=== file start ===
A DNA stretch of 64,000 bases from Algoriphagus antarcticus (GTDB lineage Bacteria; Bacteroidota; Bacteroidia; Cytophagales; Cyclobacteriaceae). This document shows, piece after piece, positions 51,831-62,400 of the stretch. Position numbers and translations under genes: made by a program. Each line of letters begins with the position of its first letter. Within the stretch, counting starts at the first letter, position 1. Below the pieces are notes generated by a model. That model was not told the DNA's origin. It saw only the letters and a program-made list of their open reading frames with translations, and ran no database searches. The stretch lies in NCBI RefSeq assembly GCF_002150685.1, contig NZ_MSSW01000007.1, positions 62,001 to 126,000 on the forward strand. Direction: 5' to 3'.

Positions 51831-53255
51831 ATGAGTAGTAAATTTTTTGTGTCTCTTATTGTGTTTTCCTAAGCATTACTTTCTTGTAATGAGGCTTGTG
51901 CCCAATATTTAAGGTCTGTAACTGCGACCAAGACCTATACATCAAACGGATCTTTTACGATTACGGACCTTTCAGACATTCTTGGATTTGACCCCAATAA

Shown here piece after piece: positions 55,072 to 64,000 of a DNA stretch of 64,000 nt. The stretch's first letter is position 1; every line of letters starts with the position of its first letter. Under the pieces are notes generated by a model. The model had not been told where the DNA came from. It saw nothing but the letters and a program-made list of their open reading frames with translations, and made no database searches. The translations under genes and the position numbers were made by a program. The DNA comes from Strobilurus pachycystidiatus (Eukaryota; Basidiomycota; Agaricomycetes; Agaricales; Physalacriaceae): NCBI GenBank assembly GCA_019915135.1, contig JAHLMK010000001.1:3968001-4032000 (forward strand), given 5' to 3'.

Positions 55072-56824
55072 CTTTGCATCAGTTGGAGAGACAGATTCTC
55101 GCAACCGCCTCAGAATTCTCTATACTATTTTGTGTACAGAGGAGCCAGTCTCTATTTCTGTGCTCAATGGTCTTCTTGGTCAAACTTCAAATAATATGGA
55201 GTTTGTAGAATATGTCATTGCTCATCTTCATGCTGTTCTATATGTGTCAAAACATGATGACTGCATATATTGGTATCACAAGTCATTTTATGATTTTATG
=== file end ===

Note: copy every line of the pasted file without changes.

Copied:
A DNA stretch of 64,000 bases from Algoriphagus antarcticus (GTDB lineage Bacteria; Bacteroidota; Bacteroidia; Cytophagales; Cyclobacteriaceae). This document shows, piece after piece, positions 51,831-62,400 of the stretch. Position numbers and translations under genes: made by a program. Each line of letters begins with the position of its first letter. Within the stretch, counting starts at the first letter, position 1. Below the pieces are notes generated by a model. That model was not told the DNA's origin. It saw only the letters and a program-made list of their open reading frames with translations, and ran no database searches. The stretch lies in NCBI RefSeq assembly GCF_002150685.1, contig NZ_MSSW01000007.1, positions 62,001 to 126,000 on the forward strand. Direction: 5' to 3'.

Positions 51831-53255
51831 ATGAGTAGTAAATTTTTTGTGTCTCTTATTGTGTTTTCCTAAGCATTACTTTCTTGTAATGAGGCTTGTG
51901 CCCAATATTTAAGGTCTGTAACTGCGACCAAGACCTATACATCAAACGGATCTTTTACGATTACGGACCTTTCAGACATTCTTGGATTTGACCCCAATAA

Shown here piece after piece: positions 55,072 to 64,000 of a DNA stretch of 64,000 nt. The stretch's first letter is position 1; every line of letters starts with the position of its first letter. Under the pieces are notes generated by a model. The model had not been told where the DNA came from. It saw nothing but the letters and a program-made list of their open reading frames with translations, and made no database searches. The translations under genes and the position numbers were made by a program. The DNA comes from Strobilurus pachycystidiatus (Eukaryota; Basidiomycota; Agaricomycetes; Agaricales; Physalacriaceae): NCBI GenBank assembly GCA_019915135.1, contig JAHLMK010000001.1:3968001-4032000 (forward strand), given 5' to 3'.

Positions 55072-56824
55072 CTTTGCATCAGTTGGAGAGACAGATTCTC
55101 GCAACCGCCTCAGAATTCTCTATACTATTTTGTGTACAGAGGAGCCAGTCTCTATTTCTGTGCTCAATGGTCTTCTTGGTCAAACTTCAAATAATATGGA
55201 GTTTGTAGAATATGTCATTGCTCATCTTCATGCTGTTCTATATGTGTCAAAACATGATGACTGCATATATTGGTATCACAAGTCATTTTATGATTTTATG